Pattee Canyon Recreation Area


A “BYO” kind of ride (Build Your Own), Pattee Canyon’s Northside Trails offer a smooth, nearly level network of rides ranging from one-mile to three-mile loops or out-and-backs, with barely more than a 100-foot elevation gain.

To get to the starting point of this network, follow Pattee Canyon Road up from S. Higgins about four miles to the Pattee Canyon Picnic Area on the left side of the road. The Picnic Area offers 22 family picnic sites free of charge and group picnic sites (10+ people) for a $25 fee (reserved through the Missoula Ranger District – 329-3814).

One of the more popular short rides in this area is the Meadow Loop Trail, a 2.2 mile ride skirting the southern edge of a meadow then meandering north through a pine forest. This trail is marked as Trail 19.2, and it starts/ends in the Picnic Area. Look for Trail 19.2 leading out of the Picnic Area and at its split, take a left and follow the signs until you end up back at this intersection and the Picnic Area. You can ride in either direction for variety.


The Sam Braxton National Recreation Trail is a long-time favorite of Missoula mountain bikers. It is named after a well-known Missoulian, Sam Braxton, who loved to ski and bike (even owning the Braxton Bike Shop in town and being an expert framebuilder and wheelbuilder). Braxton passed away in 1988 after losing a year-long battle with cancer. This trail was named in his honor.

A 3.4-mile loop, this trail only has a 350-foot elevation gain, but with its twists and turns you will greatly improve your mountain biking skills with a few laps around the loop. To get to the trailhead, travel four miles up Pattee Canyon Road (via the S. Higgins/Pattee Canyon intersection) and look for the parking area near the top of the Canyon on the right side of the road. Beyond the gate, bear to the right and follow a short roadway to the Sam Braxton trailhead (Trail 9.0). You’ll find it among old-growth western larch and ponderosa pines (Montana’s state tree).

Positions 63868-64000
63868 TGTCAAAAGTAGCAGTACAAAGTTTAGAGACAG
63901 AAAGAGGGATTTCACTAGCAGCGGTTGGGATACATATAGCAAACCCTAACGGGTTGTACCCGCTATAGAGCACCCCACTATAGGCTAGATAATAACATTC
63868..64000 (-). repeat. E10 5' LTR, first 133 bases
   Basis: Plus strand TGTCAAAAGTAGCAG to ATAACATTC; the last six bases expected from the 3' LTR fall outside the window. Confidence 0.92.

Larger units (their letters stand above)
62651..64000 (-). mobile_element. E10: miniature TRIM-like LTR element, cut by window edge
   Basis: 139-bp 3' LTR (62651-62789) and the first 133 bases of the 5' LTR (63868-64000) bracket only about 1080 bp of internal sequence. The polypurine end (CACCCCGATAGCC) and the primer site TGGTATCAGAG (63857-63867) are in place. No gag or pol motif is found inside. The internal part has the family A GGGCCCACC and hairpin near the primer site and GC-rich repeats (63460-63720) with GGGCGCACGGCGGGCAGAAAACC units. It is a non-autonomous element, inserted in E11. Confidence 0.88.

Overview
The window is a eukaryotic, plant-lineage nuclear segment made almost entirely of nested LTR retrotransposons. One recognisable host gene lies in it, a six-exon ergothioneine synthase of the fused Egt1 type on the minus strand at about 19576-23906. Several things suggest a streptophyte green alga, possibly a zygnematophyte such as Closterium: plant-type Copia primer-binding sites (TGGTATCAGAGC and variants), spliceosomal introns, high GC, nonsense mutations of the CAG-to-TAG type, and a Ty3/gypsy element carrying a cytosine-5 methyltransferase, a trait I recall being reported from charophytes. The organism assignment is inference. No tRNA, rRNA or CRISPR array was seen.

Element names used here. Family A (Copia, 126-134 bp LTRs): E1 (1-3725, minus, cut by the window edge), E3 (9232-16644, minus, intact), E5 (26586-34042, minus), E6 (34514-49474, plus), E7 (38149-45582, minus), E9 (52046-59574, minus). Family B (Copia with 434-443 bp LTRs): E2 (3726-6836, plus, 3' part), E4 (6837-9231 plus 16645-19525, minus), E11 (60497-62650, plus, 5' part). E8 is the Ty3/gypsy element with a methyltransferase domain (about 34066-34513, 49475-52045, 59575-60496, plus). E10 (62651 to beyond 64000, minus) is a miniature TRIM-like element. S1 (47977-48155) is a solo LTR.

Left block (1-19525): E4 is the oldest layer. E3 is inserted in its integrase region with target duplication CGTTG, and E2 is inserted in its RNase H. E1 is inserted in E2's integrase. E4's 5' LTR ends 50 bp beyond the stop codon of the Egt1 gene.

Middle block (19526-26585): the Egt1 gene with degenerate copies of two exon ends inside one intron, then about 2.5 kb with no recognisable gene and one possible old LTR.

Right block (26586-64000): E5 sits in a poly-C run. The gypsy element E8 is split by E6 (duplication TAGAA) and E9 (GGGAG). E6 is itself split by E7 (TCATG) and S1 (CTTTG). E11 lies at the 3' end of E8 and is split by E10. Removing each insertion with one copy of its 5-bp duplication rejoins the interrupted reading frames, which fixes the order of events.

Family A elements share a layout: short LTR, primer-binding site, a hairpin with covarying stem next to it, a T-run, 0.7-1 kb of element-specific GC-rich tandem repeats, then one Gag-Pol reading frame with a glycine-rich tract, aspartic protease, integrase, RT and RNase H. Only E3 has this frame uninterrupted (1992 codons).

Take your first ride slowly, as there are a lot of intersections that may confuse you. The trail is signed, but it is possible to wind up on some old horse-logging skid trails if you’re not paying attention. Ride as many loops as you can, and try to best your time in each attempt.


Short, sweet and steep, the Crazy Canyon Trail climbs 1,258 feet in 2.9 miles. It offers a stunning view of Missoula and the surrounding mountains. This trail is actually a gated Forest Service road closed to traffic (unless you have a permit from the Missoula Ranger District). Hang gliders do travel this road with their gear to launch from Mount Sentinel’s 5,158-foot summit.

To get to the trailhead, travel 3.1 miles up Pattee Canyon Road to the Crazy Canyon trailhead/parking area on the left side of the roadway. Parking is limited to 12 cars and two horse trailers, and it can fill up during peaks times and on weekends (so biking up to the trailhead might be a good idea).

Once on the trail, you’ll climb steadily for the first 2.6 miles and pass along the edge of the 1985 Hellgate Canyon Fire. The last .3 miles of trail is a super steep climb to the peak of Mount Sentinel. It is so steep, you may have to ditch the bike and walk to the summit. Some hikers will then hike down the west face of Sentinel (past the “M”), but mountain bikes are prohibited on this trail. When you are ready, return the way you came.

Though not a technical trail, being able to ride up and down this steep incline is great training for building your mountain biking stamina and will reward you with being able to ride longer and harder on other Missoula trails.